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 Table of Contents  
LETTER TO THE EDITOR
Year : 2020  |  Volume : 8  |  Issue : 3  |  Page : 239-240

Barriers to preparation of case reports among Japanese general practitioners


1 Division of Community Medicine and Career Development, Kobe University Graduate School of Medicine, Kobe; Department of Internal Medicine, Hyogo Prefectural Tamba Medical Center, Tamba, Japan
2 Department of Internal Medicine, Hyogo Prefectural Tamba Medical Center, Tamba, Japan

Date of Submission27-Jan-2020
Date of Decision22-May-2020
Date of Acceptance22-May-2020
Date of Web Publication20-Aug-2020

Correspondence Address:
Prof. Tsuneaki Kenzaka
Division of Community Medicine and Career Development, Kobe University Graduate School of Medicine, 2-1-5, Arata-cho, Hyogo-ku, Kobe, Hyogo 652-0032
Japan
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DOI: 10.4103/sjmms.sjmms_604_19

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How to cite this article:
Kenzaka T, Kamada M. Barriers to preparation of case reports among Japanese general practitioners. Saudi J Med Med Sci 2020;8:239-40

How to cite this URL:
Kenzaka T, Kamada M. Barriers to preparation of case reports among Japanese general practitioners. Saudi J Med Med Sci [serial online] 2020 [cited 2020 Oct 22];8:239-40. Available from: https://www.sjmms.net/text.asp?2020/8/3/239/292789



Case reports are experience-based reporting of rare/novel clinical cases and are an important type of publication. Such reports are of direct clinical value as well as can lead to new research.[1],[2] In general, case reports are relatively easier to prepare than clinical studies. The Japan Primary Care Association Annual Meetings (JPCAMs) is the official annual meet of the largest association of general practitioners in Japan. However, only a very small proportion of abstracts presented in this conference are subsequently published as full-text articles in peer-reviewed journals (38 of 1003 abstracts; 3.8%).[3] Further, only 2 of the 38 published articles were case reports. Therefore, to offer advice on how to write reports of cases encountered in daily clinical practice, we held an interest-group session titled, “Let's write a case report! Tips to getting it accepted,” at the ninth JPCAM in June 2018. A questionnaire was administered to the participants of the interest-group session to investigate barriers to preparation of case reports among members of the Japan Primary Care Association. A total of 39 of the 50 participants provided response, and their mean age (± standard deviation) was 42.8 ± 9.6 years. The years of experience ranged from 1 to 28 years (median, 14 years). Of the respondents, 18 (46.2%) had previously prepared case reports, and the number of case reports prepared ranged from 1 to 10 (median, 2 reports).

Twenty-seven participants reported barriers to preparation of case reports. The most common barrier was the process of preparing articles (18 of 27; 66.7%) (e.g., identification of cases, lack of clarity on aspects of medical care to be reported, the writing process, difficulty in discussing issues and clinical significance of individual cases and unavailability of instructors). The second most common barriers were literature search/article acquisition (e.g., no knowledge of how to conduct a literature search and lack of access to articles) and the time required to prepare articles (8 participants each; 29.6%). Other barriers reported were motivation to prepare articles (3; 11.1%), costs (i.e., English translation and proofreading fees and article processing charges) and disinclination to write articles in English (2 participants each; 7.4%), and selection of a journal for publication and ethical review was 1 participant each (3.7%).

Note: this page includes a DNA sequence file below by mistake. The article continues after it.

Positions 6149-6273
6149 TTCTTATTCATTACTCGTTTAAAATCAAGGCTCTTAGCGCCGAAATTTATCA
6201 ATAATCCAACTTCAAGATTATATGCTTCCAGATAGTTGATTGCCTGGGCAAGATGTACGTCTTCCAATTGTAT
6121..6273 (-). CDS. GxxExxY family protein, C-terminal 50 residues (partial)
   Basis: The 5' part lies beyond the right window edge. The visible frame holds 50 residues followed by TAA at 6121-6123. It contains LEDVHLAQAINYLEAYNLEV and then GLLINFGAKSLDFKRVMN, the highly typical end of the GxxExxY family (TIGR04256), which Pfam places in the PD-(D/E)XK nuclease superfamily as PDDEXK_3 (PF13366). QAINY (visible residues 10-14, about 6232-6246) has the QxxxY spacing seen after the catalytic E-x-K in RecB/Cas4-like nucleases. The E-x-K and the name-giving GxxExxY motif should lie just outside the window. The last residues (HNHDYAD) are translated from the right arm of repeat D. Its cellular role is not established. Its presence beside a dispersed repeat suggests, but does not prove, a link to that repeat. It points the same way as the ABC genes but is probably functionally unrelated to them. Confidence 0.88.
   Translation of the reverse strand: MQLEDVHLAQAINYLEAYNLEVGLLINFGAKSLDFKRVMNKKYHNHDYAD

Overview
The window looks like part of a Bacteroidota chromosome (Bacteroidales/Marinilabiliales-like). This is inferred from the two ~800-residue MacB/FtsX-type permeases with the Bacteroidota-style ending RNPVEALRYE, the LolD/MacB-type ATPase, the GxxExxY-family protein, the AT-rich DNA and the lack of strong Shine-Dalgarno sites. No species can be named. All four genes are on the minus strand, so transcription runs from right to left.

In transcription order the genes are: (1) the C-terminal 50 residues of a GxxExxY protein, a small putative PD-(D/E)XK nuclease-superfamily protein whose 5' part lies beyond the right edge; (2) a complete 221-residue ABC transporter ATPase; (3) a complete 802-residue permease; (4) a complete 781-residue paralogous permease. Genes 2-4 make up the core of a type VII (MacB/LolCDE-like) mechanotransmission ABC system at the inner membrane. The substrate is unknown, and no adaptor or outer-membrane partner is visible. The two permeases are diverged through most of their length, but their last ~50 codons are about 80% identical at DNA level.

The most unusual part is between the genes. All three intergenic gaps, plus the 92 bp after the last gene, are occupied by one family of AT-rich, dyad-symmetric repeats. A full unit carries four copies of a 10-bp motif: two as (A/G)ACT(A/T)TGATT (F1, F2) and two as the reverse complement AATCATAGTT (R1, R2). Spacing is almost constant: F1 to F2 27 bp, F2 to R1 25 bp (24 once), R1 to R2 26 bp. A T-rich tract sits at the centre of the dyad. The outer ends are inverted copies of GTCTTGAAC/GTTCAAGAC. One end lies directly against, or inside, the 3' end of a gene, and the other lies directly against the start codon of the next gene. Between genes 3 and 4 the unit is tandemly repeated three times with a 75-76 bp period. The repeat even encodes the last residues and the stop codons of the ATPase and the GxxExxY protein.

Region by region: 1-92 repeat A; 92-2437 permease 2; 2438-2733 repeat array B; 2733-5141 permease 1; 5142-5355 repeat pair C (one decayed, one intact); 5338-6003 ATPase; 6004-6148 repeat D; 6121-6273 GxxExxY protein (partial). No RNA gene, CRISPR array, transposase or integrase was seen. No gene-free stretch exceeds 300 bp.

As the process of preparing manuscripts was found to be the most important and as this is a rectifiable barrier, we suggest that primary care physicians should be provided training and institutional support to produce case reports that are of publishable quality. To rectify this at an earlier stage itself, the authors recommend that medical schools should provide training on how to identify cases that should be reported and also on the process of writing case reports. Further, primary care physicians should be made aware of guidelines that provide checklists, which are excellent resources for understanding the requirements of this type of publication, and thus also ensure best practices. One such example is the widely accepted CARE guidelines, whose checklist provides detailed requirements for the content expected in each section, thereby ensuring accuracy and transparency in reporting the case.[4]

Financial support and sponsorship

Nil.

Conflicts of interest

There are no conflicts of interest.



 
  References Top

1.
Ortega-Loubon C, Culquichicón C, Correa R. The importance of writing and publishing case reports during medical training. Cureus 2017;9:e1964.  Back to cited text no. 1
    
2.
Carey JC. The importance of case reports in advancing scientific knowledge of rare diseases. Adv Exp Med Biol 2010;686:77-86.  Back to cited text no. 2
    
3.
Komagamine J, Yabuki T. Full-text publication rate of abstracts presented at the Japan Primary Care Association Annual Meetings (2010-2012): A retrospective observational study. BMJ Open 2018;8:e021585.  Back to cited text no. 3
    
4.
CARE Guidelines. Checklist. Available from: https://www.care-statement.org/checklist. [Last accessed on 2020 May 01].  Back to cited text no. 4
    




 

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